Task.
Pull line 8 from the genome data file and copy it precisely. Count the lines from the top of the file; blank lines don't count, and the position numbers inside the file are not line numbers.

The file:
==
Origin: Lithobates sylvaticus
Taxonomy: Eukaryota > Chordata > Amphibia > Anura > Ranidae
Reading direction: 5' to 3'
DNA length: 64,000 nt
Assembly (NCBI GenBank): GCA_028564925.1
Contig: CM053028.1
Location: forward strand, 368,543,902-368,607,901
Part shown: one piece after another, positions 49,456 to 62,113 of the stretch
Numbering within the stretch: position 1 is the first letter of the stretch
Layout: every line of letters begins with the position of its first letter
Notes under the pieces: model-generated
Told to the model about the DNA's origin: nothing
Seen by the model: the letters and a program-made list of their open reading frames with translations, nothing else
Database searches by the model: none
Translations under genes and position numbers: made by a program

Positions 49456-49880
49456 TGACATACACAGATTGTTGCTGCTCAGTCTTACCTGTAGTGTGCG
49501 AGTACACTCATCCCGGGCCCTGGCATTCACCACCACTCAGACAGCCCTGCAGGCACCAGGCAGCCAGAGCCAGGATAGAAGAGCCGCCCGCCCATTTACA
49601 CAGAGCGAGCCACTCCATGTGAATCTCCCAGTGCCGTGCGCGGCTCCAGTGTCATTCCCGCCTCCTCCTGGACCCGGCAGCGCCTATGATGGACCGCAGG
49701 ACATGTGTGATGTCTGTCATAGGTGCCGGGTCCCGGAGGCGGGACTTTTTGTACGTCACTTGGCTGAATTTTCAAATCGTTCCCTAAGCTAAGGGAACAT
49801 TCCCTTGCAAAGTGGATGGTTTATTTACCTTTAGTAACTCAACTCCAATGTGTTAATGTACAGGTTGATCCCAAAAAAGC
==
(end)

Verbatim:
Part shown: one piece after another, positions 49,456 to 62,113 of the stretch